Esplanadi Boulevard, Esplanade Park… However it’s called, everyone agrees that this section of Helsinki near the center of town is a tourist delight.
A hundred years ago, and for the hundred years before that, Finland struggled for identity. Long a province of Sweden, then later of Russia, with Lapland in the north, it is a land of many cultures. Nowhere is that better reflected than in this historic section of Helsinki.
On the north side of the main avenue (Pohjoisesplanadi) walked those who advocated retaining Finland’s Swedish roots as a guide. Those who argued for breaking away toward the future separated themselves onto the south side of Etelaesplanadi.
Today, all that is long forgotten except for the occasional reminders one can see in sculpture, shops, and restaurants of the area.
Planned in the early 19th century, many of those shops, restaurants, architecture and parks, date from that period. Whether you’re interested in luxury shopping or just some people watching, this is the place to go.
In one of Helsinki’s pleasant summers, visitors can enjoy a concert in the park at the bandstand. Check out the Fish Boys and Water Nymphs fountains and sculpture. In winter, you can shop for a fur coat. At any time of year, you’ll see lovely buildings and streets crowded with activity.
Stretching from Kauppatori westwards to Mannerheimintie Street, a walk down this boulevard will convince even the most prejudiced that Paris and New York are not the only great cities in the world. Running from the harbor all the way to the Swedish Theatre, this gravel-lined street is festooned with trees, foliage, and flowers.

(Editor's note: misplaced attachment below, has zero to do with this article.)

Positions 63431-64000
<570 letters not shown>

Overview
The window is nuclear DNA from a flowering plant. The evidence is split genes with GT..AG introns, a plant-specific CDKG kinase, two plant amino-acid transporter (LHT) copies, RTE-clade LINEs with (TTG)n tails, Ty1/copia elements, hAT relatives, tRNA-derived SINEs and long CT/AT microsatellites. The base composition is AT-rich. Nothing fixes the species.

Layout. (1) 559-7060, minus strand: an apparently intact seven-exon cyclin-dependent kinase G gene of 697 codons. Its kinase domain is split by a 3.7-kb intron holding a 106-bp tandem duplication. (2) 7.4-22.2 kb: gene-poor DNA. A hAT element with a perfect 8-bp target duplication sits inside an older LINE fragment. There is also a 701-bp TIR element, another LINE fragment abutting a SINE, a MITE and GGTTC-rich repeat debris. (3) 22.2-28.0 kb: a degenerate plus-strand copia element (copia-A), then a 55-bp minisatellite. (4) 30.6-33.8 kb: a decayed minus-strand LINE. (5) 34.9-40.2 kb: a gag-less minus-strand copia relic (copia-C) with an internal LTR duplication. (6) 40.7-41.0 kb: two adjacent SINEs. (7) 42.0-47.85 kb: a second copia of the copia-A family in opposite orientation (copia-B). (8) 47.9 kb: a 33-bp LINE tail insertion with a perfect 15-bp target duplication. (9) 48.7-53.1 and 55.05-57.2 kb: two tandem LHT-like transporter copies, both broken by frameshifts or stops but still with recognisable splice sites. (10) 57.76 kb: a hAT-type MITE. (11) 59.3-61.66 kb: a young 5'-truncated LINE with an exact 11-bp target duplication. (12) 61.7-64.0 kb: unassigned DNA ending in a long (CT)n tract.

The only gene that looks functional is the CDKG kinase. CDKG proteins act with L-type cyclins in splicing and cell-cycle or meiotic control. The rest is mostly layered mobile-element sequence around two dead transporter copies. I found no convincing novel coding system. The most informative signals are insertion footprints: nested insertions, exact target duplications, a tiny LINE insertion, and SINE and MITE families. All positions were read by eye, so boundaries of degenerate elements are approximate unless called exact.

From Finland’s most expensive and luxurious hotel, the Kämp Hotel, to the free-to-all view of the statue of J.L. Runeberg (1804-1877), Finland’s national poet, this is the place to be. Check out Stockman’s, Scandinavia’s largest department store. Don’t miss the Moomin Shop. Even if you don’t buy anything the goods and architecture make the stroll well worth the effort.
Already had lunch at the Savoy? Go for dinner at the historic Kappeli. Offering fine dining since 1837, the cafe offers desserts and coffee for those who want to stave off hunger between the two meals. But don’t spoil your appetite. You’ll want to be a little hungry to savor the traditional Finnish dishes in the main section. Top it off with a native beer from the on-premises brewery.
After dinner, take a stroll down the lovely avenue illuminated by historic street lamps. You’ll be joined by thousands of tourists and natives alike who come to enjoy this essential part of Helsinki. Step into the Teatteri nightclub and have an after-dinner drink and listen to some music.
No visit to Helsinki can be considered complete with a visit to The Esplanade. Within an easy walk of Market Square, you won’t be sorry you did.